Regardless of all these points, what has always surprised me is that there has never even been a discussion/debate on whether Don is the best. It has always been like “There is Don and then there is the rest of the crowd of batsman”.
This either means that (a) Don must have been very very good in his lifetime so that people who watched him felt that he was the greatest ever, or (b) there has been systematic propaganda over the years to elevate Don’s status to numero uno.
I personally go by (a).
There is this issue of the English having a fixation with those who perform against them.
That is perhaps why Bradman, Viv Richards and Shane warne are rated very high by the English folks and their media.
Now, there is no doubt about the natural genius of the above three, but followers of cricket in India would always point out that Shane Warne never had the kind of success against India and Sri Lanka, two teams that are renowned for playing spin, that he had against the spin-illiterate countries like Eng, SA and WI.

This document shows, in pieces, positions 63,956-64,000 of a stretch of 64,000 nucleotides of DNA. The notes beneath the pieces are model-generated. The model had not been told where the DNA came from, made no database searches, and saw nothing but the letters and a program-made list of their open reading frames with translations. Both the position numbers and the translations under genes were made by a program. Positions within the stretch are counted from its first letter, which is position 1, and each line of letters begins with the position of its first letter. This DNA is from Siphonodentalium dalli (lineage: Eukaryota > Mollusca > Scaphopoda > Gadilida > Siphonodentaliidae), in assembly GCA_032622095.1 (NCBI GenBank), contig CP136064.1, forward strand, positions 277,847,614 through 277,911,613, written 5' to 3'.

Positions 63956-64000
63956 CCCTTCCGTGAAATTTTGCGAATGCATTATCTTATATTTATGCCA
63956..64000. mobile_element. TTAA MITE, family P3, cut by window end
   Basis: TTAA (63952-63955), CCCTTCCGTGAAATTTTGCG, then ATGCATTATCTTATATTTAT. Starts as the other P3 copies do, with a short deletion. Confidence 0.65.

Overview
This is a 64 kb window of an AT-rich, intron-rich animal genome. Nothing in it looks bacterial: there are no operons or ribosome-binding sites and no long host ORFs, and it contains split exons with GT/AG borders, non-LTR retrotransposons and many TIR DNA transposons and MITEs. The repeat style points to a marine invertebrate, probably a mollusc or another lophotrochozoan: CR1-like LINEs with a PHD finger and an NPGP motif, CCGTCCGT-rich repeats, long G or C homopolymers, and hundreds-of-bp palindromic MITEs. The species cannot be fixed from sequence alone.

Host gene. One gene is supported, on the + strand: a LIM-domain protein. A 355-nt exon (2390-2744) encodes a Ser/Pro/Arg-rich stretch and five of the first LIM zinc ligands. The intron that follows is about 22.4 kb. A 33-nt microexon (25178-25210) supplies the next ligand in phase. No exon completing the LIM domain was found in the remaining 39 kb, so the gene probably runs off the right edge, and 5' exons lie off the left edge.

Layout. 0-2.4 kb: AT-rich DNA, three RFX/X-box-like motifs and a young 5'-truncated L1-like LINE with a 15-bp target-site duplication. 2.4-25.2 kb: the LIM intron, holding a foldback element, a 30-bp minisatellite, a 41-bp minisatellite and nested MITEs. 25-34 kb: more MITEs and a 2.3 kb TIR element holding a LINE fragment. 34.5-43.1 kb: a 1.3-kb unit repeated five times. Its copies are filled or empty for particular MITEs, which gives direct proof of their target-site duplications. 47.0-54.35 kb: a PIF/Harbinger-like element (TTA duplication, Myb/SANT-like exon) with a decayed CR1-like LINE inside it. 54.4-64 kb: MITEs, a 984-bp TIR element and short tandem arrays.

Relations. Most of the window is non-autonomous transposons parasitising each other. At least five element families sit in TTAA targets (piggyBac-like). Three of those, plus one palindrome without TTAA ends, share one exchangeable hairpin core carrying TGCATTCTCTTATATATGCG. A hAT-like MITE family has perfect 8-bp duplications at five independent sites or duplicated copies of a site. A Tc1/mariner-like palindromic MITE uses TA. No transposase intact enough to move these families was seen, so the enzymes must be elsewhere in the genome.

The biggest example of this English phenomenon is the so called ‘ball of the century’, where a clueless and stuffed-up Mike Gatting was bowled behind his legs by a big-turning leg break from Warne. Frankly, it was Gatting’s ineptitude, but the British media did a clever job of pumping up Warne, to avoid scrutiny of Gatting’s technique. Also, by playing up Warne as great, the British media perhaps created an excuse for a decade+ of Ashes failure.
When Warne tried similar big turning leg breaks in India on Indian pitches, he was promptly driven inside-out (and then insane) by Sidhu, VVS Laxman and Sachin.
Just in case anyone thought that the colour of the skin is involved here, then remember that Gary Sobers is regarded as the greatest all-rounder ever, well above great all-rounders like Botham, Imran, Kapil and Hadlee. So, no amount of propaganda can deny true greats.
@logu: Tony Grieg’s commentary those days was music to ears. We were literally eating out of his hands (or mouth rather).
He was always the man in the commentary box when a match entered the climactic stages.
@SI: “Every generation thinks what it faces/endures/achieves/suffers has no parallel. That’s one constant.”
I remember a quote on this (dont know who said it):
Every generation thinks that it is more intelligent than the previous generation and smarter than the next one.
On Kapil’s 175, the BBC were on strike on that day. What a waste.
The Brits rarely do strikes and bandhs, but when they do, they choose a rotten time for that 😉